With the news that the Archbishop of Canterbury is set to resign his membership of an exclusive gentlemen’s club in the wake of its decision not to admit female members, we look at the establishments that remain strictly male members only.
The Travellers Club
Established in 1819 for men who had travelled out of Britain “to a distance of at least 500 miles from London”. Justin Welby used it as a base when he was Bishop of Durham and Dean of Liverpool.
Founded in 1919, this club is best known for the Buck’s Fizz cocktail. Membership remains men only although women are allowed in as guests. Secretary Rupert Lendrum told the Financial Times last year: “Men enjoy each other’s company. They enjoy a drink at the bar, they enjoy a good lunch, they go off shooting together. Women have a different social interaction. They talk about different things. I’m not going to talk to [a man] about handbags or shoes.”
The Garrick Club
One of the oldest and most exclusive private members clubs in the world, the Garrick was formed in 1831. According to legend, it took Jeremy Paxman 11 years to get accepted as a member. Women are still waiting.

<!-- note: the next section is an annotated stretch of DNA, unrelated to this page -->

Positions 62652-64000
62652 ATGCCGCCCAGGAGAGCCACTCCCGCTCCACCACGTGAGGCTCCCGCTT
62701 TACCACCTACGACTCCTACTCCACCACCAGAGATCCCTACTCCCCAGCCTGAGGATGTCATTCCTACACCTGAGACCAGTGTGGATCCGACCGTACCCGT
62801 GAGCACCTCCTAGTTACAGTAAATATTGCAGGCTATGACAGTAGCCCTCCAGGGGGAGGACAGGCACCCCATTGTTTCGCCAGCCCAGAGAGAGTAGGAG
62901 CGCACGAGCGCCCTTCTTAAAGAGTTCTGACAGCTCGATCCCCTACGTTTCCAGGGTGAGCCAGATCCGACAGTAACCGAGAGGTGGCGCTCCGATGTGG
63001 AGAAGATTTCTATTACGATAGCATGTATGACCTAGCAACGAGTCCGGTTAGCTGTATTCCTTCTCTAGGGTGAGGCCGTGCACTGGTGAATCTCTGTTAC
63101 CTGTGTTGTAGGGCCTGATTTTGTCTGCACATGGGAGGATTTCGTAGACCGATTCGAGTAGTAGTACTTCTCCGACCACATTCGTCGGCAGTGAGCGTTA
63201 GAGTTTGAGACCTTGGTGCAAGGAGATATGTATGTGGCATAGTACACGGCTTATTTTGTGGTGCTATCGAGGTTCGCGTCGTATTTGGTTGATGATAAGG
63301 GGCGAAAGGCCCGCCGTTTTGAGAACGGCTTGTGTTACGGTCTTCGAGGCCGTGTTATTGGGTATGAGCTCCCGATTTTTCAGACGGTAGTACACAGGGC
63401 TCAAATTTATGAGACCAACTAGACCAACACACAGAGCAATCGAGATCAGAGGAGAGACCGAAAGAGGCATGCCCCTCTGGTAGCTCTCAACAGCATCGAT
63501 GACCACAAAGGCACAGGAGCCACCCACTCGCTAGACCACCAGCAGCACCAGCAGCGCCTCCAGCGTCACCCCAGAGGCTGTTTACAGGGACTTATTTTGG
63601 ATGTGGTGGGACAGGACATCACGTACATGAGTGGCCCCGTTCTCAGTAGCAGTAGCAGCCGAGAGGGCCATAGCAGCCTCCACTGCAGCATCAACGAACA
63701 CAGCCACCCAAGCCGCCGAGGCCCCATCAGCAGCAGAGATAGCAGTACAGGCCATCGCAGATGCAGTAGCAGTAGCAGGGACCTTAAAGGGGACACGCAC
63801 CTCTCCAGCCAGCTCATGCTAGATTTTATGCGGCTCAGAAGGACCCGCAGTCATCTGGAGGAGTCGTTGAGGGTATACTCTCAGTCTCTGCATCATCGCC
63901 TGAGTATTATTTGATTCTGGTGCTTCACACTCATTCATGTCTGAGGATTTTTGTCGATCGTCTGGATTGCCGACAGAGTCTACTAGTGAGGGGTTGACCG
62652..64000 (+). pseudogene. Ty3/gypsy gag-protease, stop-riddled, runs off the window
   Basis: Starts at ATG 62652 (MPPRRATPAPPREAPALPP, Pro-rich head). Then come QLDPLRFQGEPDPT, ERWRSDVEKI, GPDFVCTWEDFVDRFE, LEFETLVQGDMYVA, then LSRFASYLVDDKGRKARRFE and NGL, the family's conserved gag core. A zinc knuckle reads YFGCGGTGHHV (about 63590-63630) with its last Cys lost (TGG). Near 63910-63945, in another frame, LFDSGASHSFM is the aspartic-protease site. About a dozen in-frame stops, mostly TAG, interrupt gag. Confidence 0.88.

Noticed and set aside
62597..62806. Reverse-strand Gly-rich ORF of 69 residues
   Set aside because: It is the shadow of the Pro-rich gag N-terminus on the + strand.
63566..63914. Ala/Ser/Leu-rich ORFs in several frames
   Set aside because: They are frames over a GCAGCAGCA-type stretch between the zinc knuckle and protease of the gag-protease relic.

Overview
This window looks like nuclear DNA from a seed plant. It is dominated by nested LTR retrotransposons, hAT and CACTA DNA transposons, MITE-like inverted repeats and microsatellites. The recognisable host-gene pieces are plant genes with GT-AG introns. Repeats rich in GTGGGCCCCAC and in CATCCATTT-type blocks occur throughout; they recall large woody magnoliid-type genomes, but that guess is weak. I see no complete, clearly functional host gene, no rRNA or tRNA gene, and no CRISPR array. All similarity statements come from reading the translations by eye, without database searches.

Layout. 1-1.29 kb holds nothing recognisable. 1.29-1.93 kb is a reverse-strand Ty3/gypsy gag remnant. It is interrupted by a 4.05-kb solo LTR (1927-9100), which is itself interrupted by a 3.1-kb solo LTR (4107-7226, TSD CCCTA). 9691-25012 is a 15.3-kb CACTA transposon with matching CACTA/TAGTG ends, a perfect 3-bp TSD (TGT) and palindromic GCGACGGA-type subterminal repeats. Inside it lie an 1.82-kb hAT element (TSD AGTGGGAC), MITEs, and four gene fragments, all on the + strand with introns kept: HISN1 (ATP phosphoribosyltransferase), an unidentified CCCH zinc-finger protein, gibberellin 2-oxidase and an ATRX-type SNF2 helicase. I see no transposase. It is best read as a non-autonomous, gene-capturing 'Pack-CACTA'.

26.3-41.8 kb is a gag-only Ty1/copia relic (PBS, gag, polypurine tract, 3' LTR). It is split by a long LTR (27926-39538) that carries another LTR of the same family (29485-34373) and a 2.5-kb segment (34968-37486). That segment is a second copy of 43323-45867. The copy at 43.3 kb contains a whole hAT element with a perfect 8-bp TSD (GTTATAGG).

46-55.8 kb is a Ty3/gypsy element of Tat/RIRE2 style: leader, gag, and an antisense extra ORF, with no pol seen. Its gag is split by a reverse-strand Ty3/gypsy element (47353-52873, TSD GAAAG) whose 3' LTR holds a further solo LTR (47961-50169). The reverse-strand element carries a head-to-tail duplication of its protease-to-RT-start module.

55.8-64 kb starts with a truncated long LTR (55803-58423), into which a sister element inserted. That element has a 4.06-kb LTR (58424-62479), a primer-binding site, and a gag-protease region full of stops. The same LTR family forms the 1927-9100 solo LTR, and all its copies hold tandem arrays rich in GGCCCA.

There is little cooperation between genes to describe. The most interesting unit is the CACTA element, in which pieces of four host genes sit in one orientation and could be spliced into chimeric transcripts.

The Savile club
Women are allowed as guests, but not members to the Savile club in Mayfair. The club, established in 1868, has been featured in an episode of Jeeves and Wooster.
Described by the Daily Mail as Britain’s “most notorious male only club”, the only woman who has ever been on the premises is the Queen. It was founded in 1693 and old members include George IV, William IV, Edward VII. David Cameron was a member until 2008.
The Savage Club
Formed in 1857, ladies are invited for dinners several times a year but, as they put it, the Savage Club remains “one of the leading Bohemian Gentleman’s Clubs in London”.